Prepping to repaint the body of an acorn no 4 hand plane

While there are ways to re-japan the body of the plane, they often require several thin coats and then weeks of allowing the paint to dry. If this was a hand plane that I wanted to restore as closely as possible to the original, I would be keen on those methods, but I wanted to get this thing working as soon as possible! The reason that jappaning was used on plane bodies in the past was because it was a hard wearing type of covering that protected well from rust. These days we have enamel paint that does much the same thing.

Painting the body of an acorn no 4 handplane

I ended up choosing a black Rust-oleum enamel spray paint for the body.

After taping up everything that I didn’t want to paint, I sprayed several coats onto the body of the handplane. From my research, traditionally the front sole of the handplane is painted, but the back was not. I kept this detail in Little Nut, as I did want it to look as close as possible to what it would have orginally been. I also chose to paint the base of the frog at this point as well.

repainted acorn no 4 hand plane

The sole

For the sole of the plane, I took a known flat surface and used adhesive spray to attach a heavy grit sandpaper to it. I then ran the sole of the plane over the sandpaper several times in order to flatten it.

To check for flatness, I drew a crosshatch pattern on the sole of the hand plane before putting it to the sandpaper. After a few passes on the sandpaper, I could then check to see which areas were registering off the sandpaper and which weren’t. When I drew my last pattern on the base, sanded and checked, no marker should remain. At that point, I could start sanding at higher grits until I got a nice, polished sole for the plane.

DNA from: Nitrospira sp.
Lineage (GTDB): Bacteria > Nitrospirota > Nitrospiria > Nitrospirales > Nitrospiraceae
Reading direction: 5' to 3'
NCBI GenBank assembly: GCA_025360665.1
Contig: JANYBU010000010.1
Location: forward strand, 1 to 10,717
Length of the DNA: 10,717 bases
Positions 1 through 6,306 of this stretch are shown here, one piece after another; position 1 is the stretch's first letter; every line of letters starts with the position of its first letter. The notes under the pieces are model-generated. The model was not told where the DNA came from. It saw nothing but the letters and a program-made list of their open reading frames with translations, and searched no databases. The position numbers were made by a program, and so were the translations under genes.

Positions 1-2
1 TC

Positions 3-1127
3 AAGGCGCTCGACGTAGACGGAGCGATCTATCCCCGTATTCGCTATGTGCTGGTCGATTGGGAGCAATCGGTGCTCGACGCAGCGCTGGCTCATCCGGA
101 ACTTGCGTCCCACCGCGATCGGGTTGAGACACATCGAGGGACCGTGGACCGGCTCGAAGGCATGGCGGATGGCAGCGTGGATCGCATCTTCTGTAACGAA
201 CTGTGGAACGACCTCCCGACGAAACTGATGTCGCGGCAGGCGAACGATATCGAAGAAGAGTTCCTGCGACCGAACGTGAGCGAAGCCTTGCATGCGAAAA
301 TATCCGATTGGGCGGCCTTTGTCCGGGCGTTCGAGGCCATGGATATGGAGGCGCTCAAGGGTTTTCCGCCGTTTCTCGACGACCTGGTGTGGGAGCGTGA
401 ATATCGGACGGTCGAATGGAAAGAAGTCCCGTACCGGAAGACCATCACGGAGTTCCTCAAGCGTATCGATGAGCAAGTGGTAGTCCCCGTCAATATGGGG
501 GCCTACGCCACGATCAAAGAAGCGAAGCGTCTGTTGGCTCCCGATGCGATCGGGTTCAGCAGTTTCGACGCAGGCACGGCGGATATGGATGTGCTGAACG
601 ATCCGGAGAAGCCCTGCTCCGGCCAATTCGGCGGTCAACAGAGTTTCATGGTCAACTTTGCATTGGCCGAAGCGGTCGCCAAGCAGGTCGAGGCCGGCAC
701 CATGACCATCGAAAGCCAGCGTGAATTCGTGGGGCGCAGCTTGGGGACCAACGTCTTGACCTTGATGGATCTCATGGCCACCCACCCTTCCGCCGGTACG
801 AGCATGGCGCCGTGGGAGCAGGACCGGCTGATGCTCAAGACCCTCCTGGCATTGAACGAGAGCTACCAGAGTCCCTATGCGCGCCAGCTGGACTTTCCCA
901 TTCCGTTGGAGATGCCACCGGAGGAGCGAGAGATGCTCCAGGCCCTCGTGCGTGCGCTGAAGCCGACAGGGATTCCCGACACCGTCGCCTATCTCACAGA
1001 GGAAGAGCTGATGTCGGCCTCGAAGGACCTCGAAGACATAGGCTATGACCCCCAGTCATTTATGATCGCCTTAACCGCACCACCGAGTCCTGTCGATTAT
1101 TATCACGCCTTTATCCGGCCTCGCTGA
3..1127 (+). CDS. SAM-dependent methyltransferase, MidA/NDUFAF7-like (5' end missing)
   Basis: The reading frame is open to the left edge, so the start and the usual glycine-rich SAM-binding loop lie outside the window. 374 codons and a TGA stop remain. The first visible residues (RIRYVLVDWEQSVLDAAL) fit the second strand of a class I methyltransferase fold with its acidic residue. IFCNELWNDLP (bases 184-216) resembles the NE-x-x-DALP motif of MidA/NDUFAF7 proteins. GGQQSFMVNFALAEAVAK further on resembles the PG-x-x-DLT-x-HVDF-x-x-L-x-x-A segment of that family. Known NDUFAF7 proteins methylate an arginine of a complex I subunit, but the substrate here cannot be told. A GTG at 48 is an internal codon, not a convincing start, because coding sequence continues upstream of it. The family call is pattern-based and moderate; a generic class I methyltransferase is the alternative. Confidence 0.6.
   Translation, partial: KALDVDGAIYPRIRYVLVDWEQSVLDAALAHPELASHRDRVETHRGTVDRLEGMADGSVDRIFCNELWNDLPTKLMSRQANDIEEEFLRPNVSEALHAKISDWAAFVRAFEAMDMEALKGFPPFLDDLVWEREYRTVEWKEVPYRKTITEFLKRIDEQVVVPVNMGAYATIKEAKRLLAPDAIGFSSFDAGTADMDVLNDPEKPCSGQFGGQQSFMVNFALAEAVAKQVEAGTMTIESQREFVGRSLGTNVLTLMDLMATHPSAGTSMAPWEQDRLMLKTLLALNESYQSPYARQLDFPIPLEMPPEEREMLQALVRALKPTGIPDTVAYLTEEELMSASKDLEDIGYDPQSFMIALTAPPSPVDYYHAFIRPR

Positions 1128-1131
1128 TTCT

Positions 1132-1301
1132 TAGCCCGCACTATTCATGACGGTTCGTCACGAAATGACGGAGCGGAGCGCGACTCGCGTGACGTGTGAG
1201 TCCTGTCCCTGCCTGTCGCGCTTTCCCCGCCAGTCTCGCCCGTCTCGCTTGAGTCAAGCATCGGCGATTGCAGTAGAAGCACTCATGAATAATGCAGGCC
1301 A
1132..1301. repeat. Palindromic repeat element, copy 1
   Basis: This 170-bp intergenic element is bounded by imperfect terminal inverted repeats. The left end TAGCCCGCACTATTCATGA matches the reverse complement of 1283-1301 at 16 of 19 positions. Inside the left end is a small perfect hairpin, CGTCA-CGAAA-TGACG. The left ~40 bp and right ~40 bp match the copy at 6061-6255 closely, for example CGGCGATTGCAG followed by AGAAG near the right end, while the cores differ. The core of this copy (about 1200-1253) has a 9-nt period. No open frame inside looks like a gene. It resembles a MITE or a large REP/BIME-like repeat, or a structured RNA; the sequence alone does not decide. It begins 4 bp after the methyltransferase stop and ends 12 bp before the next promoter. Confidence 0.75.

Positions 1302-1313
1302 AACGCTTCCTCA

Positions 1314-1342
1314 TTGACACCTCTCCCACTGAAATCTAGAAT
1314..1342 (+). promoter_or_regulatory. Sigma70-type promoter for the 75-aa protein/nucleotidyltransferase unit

Flattening the sole of a hand plane

Since I wasn’t planning to do any shooting with this hand plane I wasn’t too concerned with the sides of the hand plane body being perfectly square or flat. I simply gave them a light sanding on the flat surface until they were sufficiently polished.

Lever Cap

The lever iron on the Little nut was either chromed or nickelled and the remains of that coating were in poor repair. It took me a long time to try to remove what was left of the cracked chrome, but once finished I took 240 grit sandpaper and worked at the metal until I was satisfied that it was sufficiently smooth. I then proceeded to move up in grits until I settled on the last sanding with 600 grit.

Restored Acorn no 4 hand plane lever cap

Chip Breaker

The chip breaker was thankfully in pretty good condition! After the rust had been removed, I worked it through the sandpaper grits to bring it to a shine, and then put a new edge on it.

Restored Acorn no 4 handplane parts

Plane Iron

I was also super thankful that the iron itself seemed to have a lot of life left in it. It did have some pitting at the top, but largely inconsequential. After removing the rust and working at it with sandpaper to bring the shine back, I was able to see the original stamp. “Made in Sheffield Vanadium Steel” – Awesome!

Plane Iron Pitting

All that was left then was to grind it down to remove the single chip at the blade, and then give it a nice, sharp, new edge.